Creamy butternut squash and five spice soup | The Full Helping

As I was writing this post, I realized that I actually have very few butternut squash soups on the blog. It’s a strange oversight, because I love squash soup, and it’s probably my most reliable “go-to” when it comes to an easy fall or winter appetizer. This creamy butternut squash and five spice soup features a unique flavor addition of star anise, cloves, cinnamon, Sichuan pepper, and fennel seeds–the characteristic blend known as Chinese five-spice powder.

I purchased a bottle of Chinese five-spice this past fall, prompted by my best friend and her husband, who traveled to China last year and returned home with lots of culinary inspiration (and quite a few bags of spices and peppers). I’ve fallen in love with the stuff; it’s a perfect compliment to sweet and savory dishes, and as many longtime readers of this blog know, I have a weakness for those!

Creamy butternut squash and five-spice soup | The Full Helping

The silky smooth texture of this soup is thanks to a new kitchen asset: the Blendtec Designer 625 high speed blender.

Blendtec Giveaway | The Full Helping

When the folks at Blendtec reached out to me about an opportunity to share a brand new Designer 625 blender with one of my readers, I was thrilled. I’ve been personally curious about the Blendtec for a long time; I know it’s one of the most powerful high speed blenders on the market, and I’ve heard awesome things about both its lightweight quality and also the variable settings (which make it easy to blend for an appropriate time, based on what sort of recipe you’re creating).

Now that I’ve had a chance to use the Blendtec Designer 625 for several weeks, I’ve been thrilled with it. I’ve owned a Vitamix for a long time, and it’s also a wonderful machine, but I think the Blendtec has a few features that make it really unique within the high-speed blender market.

First, it’s lightweight, which means that it’s easy to keep in a cabinet or hutch and then effortlessly carry to the countertop when you’re ready to cook. This is a huge advantage for those of us who don’t have enough counter space to house a sizeable blender permanently. It’s also shorter and wider than other high speed blenders, which means that it can fit under a cabinet on your countertop if you do wish to store it there. The wide, square bottom means that it’s seriously easy to clean (much easier than any blender I’ve ever used)–no more awkwardly trying to scrub at the blade. Finally, it features a super attractive, illuminated surface that lights up in response to touch and has a few programed cycles: smoothie, ice cream, whole juice, hot soup. You can use these cycles as a guide for blending, and as you blend, the touch screen will actually show you how many more seconds or minutes is advisable for the dish you’re making.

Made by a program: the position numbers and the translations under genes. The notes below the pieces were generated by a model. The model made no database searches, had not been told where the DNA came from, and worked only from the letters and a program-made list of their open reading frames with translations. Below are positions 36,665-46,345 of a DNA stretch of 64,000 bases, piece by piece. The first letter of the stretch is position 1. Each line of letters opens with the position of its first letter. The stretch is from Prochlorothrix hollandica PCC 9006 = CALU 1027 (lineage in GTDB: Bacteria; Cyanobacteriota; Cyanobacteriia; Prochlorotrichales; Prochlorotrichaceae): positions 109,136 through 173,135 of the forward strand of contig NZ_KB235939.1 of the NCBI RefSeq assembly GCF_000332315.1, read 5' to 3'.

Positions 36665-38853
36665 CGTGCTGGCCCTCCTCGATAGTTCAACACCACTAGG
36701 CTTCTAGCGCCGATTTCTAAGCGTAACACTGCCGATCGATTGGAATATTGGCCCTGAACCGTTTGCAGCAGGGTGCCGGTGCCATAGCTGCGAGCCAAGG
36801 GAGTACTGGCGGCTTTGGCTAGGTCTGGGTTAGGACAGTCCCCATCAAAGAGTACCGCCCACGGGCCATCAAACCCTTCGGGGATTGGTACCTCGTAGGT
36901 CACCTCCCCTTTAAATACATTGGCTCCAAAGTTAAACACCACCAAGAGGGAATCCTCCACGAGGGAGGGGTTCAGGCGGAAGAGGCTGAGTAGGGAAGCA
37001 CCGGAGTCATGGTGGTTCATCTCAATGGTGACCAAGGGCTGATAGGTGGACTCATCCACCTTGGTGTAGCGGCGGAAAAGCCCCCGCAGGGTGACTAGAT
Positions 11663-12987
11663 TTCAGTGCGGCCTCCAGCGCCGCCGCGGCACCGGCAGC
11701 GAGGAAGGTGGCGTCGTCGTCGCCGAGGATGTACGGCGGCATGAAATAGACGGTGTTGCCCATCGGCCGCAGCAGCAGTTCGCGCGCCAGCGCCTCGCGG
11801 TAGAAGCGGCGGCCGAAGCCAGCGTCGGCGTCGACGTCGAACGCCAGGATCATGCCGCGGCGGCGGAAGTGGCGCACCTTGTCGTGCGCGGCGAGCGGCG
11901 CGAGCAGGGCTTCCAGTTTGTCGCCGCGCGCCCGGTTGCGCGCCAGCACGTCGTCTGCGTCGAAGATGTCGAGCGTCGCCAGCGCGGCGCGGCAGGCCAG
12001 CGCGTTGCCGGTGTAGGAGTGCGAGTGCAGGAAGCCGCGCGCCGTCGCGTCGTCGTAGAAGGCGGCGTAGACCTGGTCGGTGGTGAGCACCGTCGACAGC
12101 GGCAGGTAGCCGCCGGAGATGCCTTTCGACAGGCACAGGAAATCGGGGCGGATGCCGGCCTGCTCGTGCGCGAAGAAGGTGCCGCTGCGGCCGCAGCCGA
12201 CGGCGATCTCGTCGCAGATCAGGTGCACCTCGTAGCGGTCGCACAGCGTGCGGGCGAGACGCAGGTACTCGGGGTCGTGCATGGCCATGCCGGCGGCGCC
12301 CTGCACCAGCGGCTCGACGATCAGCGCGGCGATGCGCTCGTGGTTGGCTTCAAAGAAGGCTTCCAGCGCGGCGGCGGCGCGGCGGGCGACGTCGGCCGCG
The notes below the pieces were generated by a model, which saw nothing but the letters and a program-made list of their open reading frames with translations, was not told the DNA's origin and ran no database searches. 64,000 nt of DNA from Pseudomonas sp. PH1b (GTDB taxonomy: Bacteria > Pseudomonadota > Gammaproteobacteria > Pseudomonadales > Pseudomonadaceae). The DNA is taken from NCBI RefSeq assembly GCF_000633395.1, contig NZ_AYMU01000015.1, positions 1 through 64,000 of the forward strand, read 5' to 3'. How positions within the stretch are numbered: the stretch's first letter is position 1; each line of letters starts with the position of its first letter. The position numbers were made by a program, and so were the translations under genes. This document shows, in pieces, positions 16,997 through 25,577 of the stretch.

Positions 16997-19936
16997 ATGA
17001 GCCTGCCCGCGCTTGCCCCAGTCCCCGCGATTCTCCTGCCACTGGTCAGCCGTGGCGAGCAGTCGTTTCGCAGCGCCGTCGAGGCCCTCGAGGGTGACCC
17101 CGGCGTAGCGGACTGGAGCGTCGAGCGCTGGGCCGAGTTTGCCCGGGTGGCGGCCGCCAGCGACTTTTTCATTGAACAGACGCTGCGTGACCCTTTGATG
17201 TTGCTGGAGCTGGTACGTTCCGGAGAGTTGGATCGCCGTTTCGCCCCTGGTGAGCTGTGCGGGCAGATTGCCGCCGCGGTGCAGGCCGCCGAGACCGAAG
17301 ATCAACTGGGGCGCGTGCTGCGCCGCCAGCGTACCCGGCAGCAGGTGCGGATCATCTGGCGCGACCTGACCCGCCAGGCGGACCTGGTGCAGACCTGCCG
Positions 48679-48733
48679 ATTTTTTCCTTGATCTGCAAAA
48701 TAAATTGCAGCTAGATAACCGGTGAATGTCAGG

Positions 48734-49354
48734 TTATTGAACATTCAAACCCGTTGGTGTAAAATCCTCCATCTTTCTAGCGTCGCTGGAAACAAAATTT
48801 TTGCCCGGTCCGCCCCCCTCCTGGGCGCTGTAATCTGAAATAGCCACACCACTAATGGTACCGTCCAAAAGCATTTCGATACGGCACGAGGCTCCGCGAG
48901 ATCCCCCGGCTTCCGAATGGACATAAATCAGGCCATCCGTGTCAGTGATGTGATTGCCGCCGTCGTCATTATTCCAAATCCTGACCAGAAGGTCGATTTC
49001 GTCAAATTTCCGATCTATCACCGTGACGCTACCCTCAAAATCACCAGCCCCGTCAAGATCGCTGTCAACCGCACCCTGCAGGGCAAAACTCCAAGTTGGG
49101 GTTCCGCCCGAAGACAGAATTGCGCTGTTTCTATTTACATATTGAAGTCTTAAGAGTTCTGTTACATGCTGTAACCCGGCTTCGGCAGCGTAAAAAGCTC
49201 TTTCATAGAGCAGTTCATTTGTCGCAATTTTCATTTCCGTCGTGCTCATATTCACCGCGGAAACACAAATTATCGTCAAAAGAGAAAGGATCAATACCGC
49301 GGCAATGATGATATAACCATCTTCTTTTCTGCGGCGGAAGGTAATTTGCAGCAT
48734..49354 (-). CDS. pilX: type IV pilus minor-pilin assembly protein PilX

Blendtec Giveaway | The Full Helping

The folks at Blendtec also shared with me their special twister jar, which is designed for blending thicker mixtures, including homemade nut butters, nut cheeses, hummus, and single serve ice cream. I’m sure that some of you have experienced a common blender pitfall, which is that you have to add a lot of water to the machine to get hummus or cashew cheese blending. This can dilute the recipe more than is desirable. The twist jar allows you to grind denser foods without making them overly watery, and it’s a really handy tool to have around.

I’ll be offering a Blendtec Designer 625 and Twister Jar to one luck reader at the end of this post, so stay tuned for details!

But in the meantime, let’s get back to this soup business. As you can see, I topped the soup with a small scoop of seasoned black rice. It was a wonderful way to add texture (which is important when it comes to blended soups) and some extra satiety to the dish. You can definitely omit the rice from the recipe, but if you make it, you’ll probably be glad you did, and you’ll have some leftover rice for salads, bowls, and other meals. I’ve included instructions for both the rice and the soup.